“Don’t worry about people stealing an idea. If it’s original, you will have to ram it down their throats.” – Howard Aiken

Because innovative products can be so jarring, they should soften the blow a bit–or as others like to call it lowering the barriers. This is where influences from design, gaming, and etiquette can help.

Beyond the current trend of sleek lines, horn-rimmed glasses and black turtle necks of designers, design isn’t just about putting a gradient background on your web app, or painting things in pastel colors. Hackers making a product should understand that design is the study of how to best solve communication and usability problems with limiting constraints. What information would the user need to know right this second, and how should you convey it to make it as easy to understand as possible? And from the answers to those questions will emerge a form that is also pleasing to the eye.

Gaming is an avenue more familiar to hackers than design is. However, games are often seen as mere trifles of play reserved for kids–though this is changing. If you’ve played enough video games and thought about WHY they’re fun, will help also, because to bring out the essence of fun in what’s normally perceived as tedium will give your product an edge. In the lecture about the ESP game by Luis von Ahn, he laments the fact that there’s millions of cycles of human computation wasted. There was 9 billion hours played of solitaire last year (est.). Considering that the Empire State Building took 7 million hours and Panama Canal took 10 million hours, that’s a lot of wasted hours. We should be able to put those cycles to good use by making people play games to solve problems that computers can’t yet solve. So a symbiosis of humans and computers can be considered a large distributed computer to solve hard problems, such as object recognition in images. You might have played it.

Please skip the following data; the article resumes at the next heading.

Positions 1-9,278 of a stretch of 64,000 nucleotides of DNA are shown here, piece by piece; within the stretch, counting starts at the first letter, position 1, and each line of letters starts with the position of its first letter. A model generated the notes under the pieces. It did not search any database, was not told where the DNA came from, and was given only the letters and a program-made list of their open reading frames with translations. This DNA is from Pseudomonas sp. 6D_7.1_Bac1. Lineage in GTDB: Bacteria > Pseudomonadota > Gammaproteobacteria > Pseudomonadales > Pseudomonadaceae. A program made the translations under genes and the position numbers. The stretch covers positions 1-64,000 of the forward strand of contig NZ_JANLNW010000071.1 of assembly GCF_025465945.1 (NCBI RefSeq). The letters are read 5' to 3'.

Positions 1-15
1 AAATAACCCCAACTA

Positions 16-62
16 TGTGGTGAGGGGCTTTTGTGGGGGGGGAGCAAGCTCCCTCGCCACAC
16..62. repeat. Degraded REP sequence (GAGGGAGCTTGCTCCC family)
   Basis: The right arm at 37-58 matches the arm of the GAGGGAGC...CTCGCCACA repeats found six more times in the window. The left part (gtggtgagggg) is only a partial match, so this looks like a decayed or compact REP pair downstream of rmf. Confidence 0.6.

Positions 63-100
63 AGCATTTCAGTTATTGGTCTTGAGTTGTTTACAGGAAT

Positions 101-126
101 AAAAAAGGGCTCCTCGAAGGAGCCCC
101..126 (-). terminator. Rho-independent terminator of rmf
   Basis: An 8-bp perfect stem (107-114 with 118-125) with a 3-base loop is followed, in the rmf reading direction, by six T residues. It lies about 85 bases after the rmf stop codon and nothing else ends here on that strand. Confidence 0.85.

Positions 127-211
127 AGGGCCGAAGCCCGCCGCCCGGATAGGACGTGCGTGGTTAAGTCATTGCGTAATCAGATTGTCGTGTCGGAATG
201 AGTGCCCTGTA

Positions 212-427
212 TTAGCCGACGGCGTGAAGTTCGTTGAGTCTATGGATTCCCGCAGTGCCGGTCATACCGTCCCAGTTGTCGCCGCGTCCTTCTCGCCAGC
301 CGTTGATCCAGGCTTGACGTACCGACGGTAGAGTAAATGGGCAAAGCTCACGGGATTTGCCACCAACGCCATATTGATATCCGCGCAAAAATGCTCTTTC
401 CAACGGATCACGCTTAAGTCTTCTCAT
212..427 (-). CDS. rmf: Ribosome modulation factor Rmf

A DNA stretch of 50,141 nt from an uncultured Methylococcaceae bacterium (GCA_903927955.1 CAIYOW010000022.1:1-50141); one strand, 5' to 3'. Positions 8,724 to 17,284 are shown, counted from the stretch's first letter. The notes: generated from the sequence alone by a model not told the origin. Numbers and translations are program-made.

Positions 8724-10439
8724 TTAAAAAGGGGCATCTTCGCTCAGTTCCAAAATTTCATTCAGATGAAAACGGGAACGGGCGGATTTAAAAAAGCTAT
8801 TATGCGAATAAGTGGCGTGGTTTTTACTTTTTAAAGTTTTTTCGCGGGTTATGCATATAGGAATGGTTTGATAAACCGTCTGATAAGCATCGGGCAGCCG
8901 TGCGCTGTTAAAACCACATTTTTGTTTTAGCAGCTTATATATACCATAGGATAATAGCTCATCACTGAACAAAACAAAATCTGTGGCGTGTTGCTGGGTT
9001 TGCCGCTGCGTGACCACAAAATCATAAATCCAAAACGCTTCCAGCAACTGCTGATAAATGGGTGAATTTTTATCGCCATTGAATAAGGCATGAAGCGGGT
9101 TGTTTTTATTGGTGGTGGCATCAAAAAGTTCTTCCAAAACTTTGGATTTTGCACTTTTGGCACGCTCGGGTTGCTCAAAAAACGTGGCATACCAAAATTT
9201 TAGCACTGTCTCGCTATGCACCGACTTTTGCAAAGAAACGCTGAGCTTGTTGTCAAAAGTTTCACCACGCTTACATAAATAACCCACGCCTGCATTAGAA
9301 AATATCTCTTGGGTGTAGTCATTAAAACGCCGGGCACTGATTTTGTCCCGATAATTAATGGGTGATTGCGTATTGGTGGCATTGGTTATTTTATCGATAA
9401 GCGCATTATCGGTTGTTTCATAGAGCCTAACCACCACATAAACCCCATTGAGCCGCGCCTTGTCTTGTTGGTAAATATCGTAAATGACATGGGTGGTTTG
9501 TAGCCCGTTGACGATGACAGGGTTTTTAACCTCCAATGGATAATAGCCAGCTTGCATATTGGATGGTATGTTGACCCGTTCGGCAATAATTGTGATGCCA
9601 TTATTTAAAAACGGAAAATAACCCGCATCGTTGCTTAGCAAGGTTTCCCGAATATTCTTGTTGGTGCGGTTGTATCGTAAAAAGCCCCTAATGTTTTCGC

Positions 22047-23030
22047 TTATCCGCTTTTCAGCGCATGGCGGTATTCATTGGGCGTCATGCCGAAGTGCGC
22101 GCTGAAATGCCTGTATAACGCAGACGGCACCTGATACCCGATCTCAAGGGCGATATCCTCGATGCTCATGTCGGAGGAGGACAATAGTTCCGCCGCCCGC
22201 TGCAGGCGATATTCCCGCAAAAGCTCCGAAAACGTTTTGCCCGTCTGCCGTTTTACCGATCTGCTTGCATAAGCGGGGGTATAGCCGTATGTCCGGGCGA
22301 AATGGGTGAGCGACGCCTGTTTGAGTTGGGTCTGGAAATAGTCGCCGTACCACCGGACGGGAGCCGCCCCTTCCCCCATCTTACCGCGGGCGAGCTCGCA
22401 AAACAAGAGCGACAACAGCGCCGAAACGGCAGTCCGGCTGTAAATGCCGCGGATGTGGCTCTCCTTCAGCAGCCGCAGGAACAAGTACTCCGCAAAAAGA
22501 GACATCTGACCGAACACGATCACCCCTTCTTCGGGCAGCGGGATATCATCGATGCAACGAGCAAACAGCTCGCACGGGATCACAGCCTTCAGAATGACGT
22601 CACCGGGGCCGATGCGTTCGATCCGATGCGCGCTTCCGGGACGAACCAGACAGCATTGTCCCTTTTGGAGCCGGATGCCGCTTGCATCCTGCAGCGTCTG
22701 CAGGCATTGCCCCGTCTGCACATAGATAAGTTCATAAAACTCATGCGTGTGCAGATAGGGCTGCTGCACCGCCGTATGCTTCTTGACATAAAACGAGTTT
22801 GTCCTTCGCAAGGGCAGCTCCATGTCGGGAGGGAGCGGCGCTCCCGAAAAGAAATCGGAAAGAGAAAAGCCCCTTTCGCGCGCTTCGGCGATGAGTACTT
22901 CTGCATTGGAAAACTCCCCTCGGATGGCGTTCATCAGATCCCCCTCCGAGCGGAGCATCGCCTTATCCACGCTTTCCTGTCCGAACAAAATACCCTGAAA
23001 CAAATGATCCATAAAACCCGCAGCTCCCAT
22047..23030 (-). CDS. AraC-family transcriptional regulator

In other web apps, the idea of a collection is a powerful mechanism of play. Social networking sites play on the idea of collecting friends, much in the same way that in Pokemon, you “gotta catch them all!”. In others, the idea of a scoreboard is a powerful motivator, as seen on Digg and Reddit.